Lexa’s gaze was lidded when they finally pulled apart, her smile blissful and lustful all at once.

She was painfully attracted to Clarke, but more than that, she was rapidly growing indescribably fond of her.

She knew settling down and having a family were not staples of the military life, but something within Clarke’s being drew her to the idea.

After a kiss.

Clarke gazed up at her, her lashes fluttering adorably, and Lexa’s breath caught in her throat.

Yeah, she was fucked.

“I…” Lexa began, but didn’t even realize what she was saying.

“Please.” Clarke breathed, tentatively winding her arms around her neck with shaky movements. “Don’t… leave.”

Lexa shook her head instantly, as if that could ever cross her mind.

Suddenly, she had one objective, and that was Clarke. Feeling Clarke’s heart thump in time with hers, feeling Clarke’s pillowy lips pressed against hers, tasting the whiskey on her tongue.

That was the only thing that mattered in the universe, from someone who’d seen their fair share of interstellar travel, Lexa was certain.

“I…” Clarke panted against her lips, cobalt eyes going dark with a deep need that had been dormant for so long. “Do you…”

She never got to finish, Lexa nodding frantically against her lips, being pulled into Clarke’s bedroom as easily as every other interaction with Clarke had gone that night.


The back of Lexa’s knees hit the edge of Clarke’s bed, and she fell backwards, her curls splayed against the sheets like a wavy halo.

There, in the dark of the room, Lexa took on a godly glow, illuminated by the city lights outside the parted curtains, the moon hanging low in the sky.

Clarke was breathless. It was almost too much to handle.

One of her heroes, in front of her, decorated with medals Clarke thought she’d only ever hear stories about, equally as breathless.

“I…” Lexa swallowed harshly, as Clarke stood between her legs. “I don’t…”

She was a fumbling mess, and yet, somehow, Clarke was even more endeared.

It seemed that every time Lexa’s brow furrowed, or her soft lips opened in some awkward amalgamation of words, Clarke’s heartstrings were tugged a little further, already taut with adoration.

“You don’t…” Clarke encouraged, nudging her knee softly.

“I don’t usually do this,” Lexa whispered. She sat up, her hands falling to Clarke’s hips and holding her there.

Clarke nodded, a comforting smile on her kiss swollen lips. “Neither do I. But for the record… this doesn’t feel like…”

Like a one night stand.

The words rang in both their heads, and Lexa was nodding vigorously, as if she’d heard Clarke’s unfinished sentence and agreed to it without pause.

And then Lexa was unbuttoning her coat, and Clarke had already shucked hers off and was working on her vest.

She noticed Lexa about to drop it to the floor, and bit her lip.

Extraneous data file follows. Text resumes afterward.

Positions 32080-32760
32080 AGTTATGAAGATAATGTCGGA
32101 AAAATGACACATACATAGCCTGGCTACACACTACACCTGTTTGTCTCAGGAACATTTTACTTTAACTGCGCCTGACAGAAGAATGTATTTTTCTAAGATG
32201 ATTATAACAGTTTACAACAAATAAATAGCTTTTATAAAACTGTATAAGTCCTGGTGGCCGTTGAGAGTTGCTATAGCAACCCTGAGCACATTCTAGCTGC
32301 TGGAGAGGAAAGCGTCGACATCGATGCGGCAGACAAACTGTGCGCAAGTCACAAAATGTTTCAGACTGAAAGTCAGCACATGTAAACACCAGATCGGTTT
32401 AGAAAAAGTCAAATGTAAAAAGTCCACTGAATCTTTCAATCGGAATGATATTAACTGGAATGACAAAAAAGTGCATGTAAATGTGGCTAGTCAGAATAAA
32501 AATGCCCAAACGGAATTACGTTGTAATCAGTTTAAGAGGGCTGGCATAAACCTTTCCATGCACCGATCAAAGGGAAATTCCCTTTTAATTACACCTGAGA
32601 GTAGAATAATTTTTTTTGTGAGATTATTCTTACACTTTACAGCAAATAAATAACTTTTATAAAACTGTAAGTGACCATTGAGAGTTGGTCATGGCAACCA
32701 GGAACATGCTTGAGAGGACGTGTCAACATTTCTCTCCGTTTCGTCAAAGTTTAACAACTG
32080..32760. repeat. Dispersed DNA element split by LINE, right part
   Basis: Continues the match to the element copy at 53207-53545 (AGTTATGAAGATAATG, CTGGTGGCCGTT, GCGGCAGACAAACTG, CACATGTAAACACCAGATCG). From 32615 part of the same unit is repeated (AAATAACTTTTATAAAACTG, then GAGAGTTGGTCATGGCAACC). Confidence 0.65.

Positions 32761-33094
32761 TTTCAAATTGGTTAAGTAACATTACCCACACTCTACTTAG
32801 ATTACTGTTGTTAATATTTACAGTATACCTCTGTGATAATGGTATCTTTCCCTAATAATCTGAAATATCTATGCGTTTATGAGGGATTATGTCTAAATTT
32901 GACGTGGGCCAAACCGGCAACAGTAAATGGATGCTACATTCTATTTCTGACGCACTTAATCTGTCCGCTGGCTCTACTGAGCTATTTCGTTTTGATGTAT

She reached over, moving quickly to drape it over the chair in the corner of her room, Lexa’s gaze softening from a questioning glance to one of appreciation.

“And yours?” She whispered, eyeing Clarke’s brass, sacrilegiously touching the floor beneath the bed. She pushed herself off the bed and immediately bent over to pick it up, brushing past Clarke to hang it over her own.

“I’m not a war hero,” Clarke objected. She meant for it to be wry, but it came out hollow, in awe of Lexa’s accomplishments, more than anything.

“You bring them peace. Is that any less honorable?” Lexa mumbled, pressing her lips against Clarke’s.

Clarke’s subsequent whine, and then Lexa’s soft groan of pleasure against her lips set her on the edge. She fell back onto the bed, Lexa hovering over her, lining her neck with kisses.

“I… I like you.” Clarke gasped, arching her back to press her hips against Lexa’s, suddenly aware of how she was soaking, desperate for attention.

Lexa chuckled against her neck, the vibrations making her skin tingle with a warmth she couldn’t understand.

“I like you too, Klark.”

There it was again.

The way she said her name, like a holy prayer on the lips of someone sacred, ever loyal in their duty to worship.

Clarke was grinning against Lexa’s kisses when she returned to her lips, winding her arms around Lexa’s neck in efforts to pull her closer.

“Too many clothes.” Lexa huffed against her, and Clarke fought the urge to laugh at her formality, even then.

“Well, Commander, you look like you’re fully able to give me a hand in getting all of this off,” Clarke mumbled, admiring the Commander’s tense biceps through her shirt.

Lexa turned a deeper shade of red, fumbling as she pulled Clarke’s shirt loose from her tailored slacks, meeting Clarke’s lips with a gasp.

If Lexa was ever asked, years in the future, why she ran her so slowly up Clarke’s sides, why she felt the need to take her time and just… appreciate, she’d forever claim she didn’t know. In that moment she just knew she had to pay homage to the woman before her.